When a couple with a child (or children) get separated, they must decide with whom the child will live. In some cases, both parents make a mutual decision. But if this is not possible, a Child Arrangements Order becomes necessary. It is a Court order that determines which parent the child will live with and what contact the child will have with the other parent.
How to apply for a Child Arrangements Order?
Before approaching the court, the parents must consider if a mutual agreement can be made through mediation. If the parents cannot agree on a decision even after mediation, they can apply to the Court for the Child Arrangements Order.
The Court would settle the dispute and issue the order in potentially three hearings. In most cases, the court appoints a CAFCASS Officer (Children and Family Court Advisory and Support Service). The Officer spends time with the family and makes his recommendations to the Court.
What will the Court consider before issuing the Child Arrangements Order?
While considering the case, the Court’s priority is the welfare of the child as well as his or her physical, emotional, and educational needs.
The Court will also consider:
- The wishes of the child, if the child is mature enough
- The effect of the Court’s decision on the child
- The child’s age, sex, background and other attributes that may be relevant
- If the child has suffered any harm or is in the risk of harm
In most cases, the Court makes a decision that allows both parents to have contact with the child.
Note: A Child Arrangements Order lasts until the child turns 16 (or 18 in some exceptional cases). If the couple has reconciled and moved back together, the order ceases after the couple has lived together for 6 months.
What affect will the lockdown have on the Child Arrangements Order?
Some parents, worried about their child’s safety, have asked if they still need to comply with the Child Arrangements Order.
According to the latest government guidance, a child can move between homes of separated parents in compliance with the Child Arrangements Order. This, however, does not imply that a child must move.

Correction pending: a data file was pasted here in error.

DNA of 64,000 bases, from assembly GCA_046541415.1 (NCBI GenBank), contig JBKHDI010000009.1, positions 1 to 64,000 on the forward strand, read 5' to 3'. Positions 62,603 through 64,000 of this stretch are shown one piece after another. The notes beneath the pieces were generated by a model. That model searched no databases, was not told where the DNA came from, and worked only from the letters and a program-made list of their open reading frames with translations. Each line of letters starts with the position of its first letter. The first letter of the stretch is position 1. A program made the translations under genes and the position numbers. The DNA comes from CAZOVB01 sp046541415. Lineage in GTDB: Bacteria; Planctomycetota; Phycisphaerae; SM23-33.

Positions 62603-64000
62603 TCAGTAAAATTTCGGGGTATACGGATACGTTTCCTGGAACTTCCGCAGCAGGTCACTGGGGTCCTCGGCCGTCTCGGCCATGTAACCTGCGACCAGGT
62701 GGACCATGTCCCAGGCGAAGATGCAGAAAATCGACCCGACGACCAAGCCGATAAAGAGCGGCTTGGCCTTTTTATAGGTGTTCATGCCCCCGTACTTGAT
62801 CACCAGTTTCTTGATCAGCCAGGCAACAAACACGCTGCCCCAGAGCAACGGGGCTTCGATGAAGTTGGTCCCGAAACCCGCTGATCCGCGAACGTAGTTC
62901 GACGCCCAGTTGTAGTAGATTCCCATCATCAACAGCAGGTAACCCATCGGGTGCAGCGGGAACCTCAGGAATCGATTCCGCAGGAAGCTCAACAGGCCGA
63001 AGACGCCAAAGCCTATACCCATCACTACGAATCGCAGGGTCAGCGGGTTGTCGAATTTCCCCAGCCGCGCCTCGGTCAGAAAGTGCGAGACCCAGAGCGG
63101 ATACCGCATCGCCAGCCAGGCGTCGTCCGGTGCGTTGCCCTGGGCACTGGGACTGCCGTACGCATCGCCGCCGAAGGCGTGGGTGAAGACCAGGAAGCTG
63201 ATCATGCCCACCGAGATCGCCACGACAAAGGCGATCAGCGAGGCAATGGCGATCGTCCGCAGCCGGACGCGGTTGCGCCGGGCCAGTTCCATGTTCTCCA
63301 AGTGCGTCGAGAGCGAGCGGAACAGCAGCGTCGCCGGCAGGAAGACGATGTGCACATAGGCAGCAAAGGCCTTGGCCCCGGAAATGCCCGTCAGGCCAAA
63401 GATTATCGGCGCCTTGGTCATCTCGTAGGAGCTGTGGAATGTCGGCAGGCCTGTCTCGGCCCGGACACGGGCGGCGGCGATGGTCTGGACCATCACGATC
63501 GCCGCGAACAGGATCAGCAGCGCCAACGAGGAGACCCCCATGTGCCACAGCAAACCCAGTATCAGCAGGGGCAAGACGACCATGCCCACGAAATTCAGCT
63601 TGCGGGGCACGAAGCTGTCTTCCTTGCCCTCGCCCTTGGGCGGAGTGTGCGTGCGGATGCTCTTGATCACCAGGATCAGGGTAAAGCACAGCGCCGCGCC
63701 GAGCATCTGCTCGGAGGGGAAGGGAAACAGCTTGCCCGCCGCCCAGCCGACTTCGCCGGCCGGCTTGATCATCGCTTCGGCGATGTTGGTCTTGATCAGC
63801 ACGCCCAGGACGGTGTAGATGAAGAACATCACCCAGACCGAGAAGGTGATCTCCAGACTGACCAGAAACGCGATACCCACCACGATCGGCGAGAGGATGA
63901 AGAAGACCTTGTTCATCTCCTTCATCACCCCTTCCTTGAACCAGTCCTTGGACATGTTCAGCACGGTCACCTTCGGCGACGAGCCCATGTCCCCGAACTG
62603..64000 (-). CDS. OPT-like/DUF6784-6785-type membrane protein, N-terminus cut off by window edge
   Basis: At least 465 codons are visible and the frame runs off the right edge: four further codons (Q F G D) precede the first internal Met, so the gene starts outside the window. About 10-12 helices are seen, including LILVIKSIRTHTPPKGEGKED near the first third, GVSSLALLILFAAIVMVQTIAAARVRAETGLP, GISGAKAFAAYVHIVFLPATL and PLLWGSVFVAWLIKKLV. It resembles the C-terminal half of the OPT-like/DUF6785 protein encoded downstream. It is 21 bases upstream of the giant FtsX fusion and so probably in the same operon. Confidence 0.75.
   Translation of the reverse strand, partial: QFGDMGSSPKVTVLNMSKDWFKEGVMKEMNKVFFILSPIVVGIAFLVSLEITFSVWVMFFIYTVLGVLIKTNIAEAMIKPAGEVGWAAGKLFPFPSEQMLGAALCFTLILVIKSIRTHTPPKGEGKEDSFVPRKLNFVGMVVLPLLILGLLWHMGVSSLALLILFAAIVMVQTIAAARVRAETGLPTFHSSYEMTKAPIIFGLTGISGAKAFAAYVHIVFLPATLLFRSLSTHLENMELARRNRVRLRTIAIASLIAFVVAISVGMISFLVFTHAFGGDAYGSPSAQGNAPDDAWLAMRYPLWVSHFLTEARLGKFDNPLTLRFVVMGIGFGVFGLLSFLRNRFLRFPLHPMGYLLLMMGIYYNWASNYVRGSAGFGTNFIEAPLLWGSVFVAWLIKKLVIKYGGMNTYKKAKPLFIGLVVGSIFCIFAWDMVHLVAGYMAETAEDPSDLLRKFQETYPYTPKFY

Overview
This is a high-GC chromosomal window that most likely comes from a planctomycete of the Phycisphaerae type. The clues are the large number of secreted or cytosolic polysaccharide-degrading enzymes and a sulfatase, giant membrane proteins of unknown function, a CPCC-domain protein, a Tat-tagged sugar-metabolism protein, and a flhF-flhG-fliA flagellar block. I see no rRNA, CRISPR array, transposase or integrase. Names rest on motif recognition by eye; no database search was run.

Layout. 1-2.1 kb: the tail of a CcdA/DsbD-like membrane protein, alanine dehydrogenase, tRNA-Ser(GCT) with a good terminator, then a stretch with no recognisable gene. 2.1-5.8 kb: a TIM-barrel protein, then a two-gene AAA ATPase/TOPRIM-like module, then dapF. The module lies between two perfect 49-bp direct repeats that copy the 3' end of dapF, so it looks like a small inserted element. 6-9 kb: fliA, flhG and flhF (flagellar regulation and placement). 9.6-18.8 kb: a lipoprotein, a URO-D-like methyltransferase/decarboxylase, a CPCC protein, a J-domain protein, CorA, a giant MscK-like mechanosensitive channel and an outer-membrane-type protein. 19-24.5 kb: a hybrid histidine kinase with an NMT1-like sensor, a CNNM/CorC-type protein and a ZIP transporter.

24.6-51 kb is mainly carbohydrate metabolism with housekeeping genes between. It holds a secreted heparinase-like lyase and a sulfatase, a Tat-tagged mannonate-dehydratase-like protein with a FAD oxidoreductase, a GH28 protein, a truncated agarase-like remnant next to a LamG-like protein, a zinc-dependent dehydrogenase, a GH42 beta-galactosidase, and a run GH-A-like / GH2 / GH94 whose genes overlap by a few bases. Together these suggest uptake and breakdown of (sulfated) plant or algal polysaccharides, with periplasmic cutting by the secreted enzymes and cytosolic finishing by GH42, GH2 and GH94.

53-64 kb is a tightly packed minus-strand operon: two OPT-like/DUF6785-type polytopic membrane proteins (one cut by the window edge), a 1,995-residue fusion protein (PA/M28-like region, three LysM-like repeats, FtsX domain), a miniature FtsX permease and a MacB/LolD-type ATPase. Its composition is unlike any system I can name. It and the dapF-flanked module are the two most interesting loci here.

Parents are expected to communicate with each other to see if temporary variations can be made to the order for the child’s safety. It is recommended that any such agreement be made via text or email so that there is a written record of the agreement.
However, if both parents cannot agree on a decision, the parent with whom the child is living can exercise parental responsibility and vary the order of their own accord. If this decision is later questioned by the other parent, the Court will carefully see if the decision was reasonable. The Court may ask for alternative arrangements such as remote or skype calls to be made for the other parent to maintain contact with the child.
However, if there is evidence of an unreasonable breach of the order, the Court can impose a fine, sentence imprisonment, make an enforcement order or order for financial compensation. These consequences are clearly stated in the warning notice attached to the Child Arrangements Order at the time of issuing.
If the child needs to be in self-isolation, he or she must do it under all circumstances and during this period, the child cannot move and stay with the other parent.
The lockdown restrictions may vary the letter of the order but the spirit of the order must still be complied with.
Do not let the lockdown circumstances stop you from seeing your child, we at Aristone Solicitors are open even during the lockdown to address such key matters, hence please do not hesitate to contact one of our experts.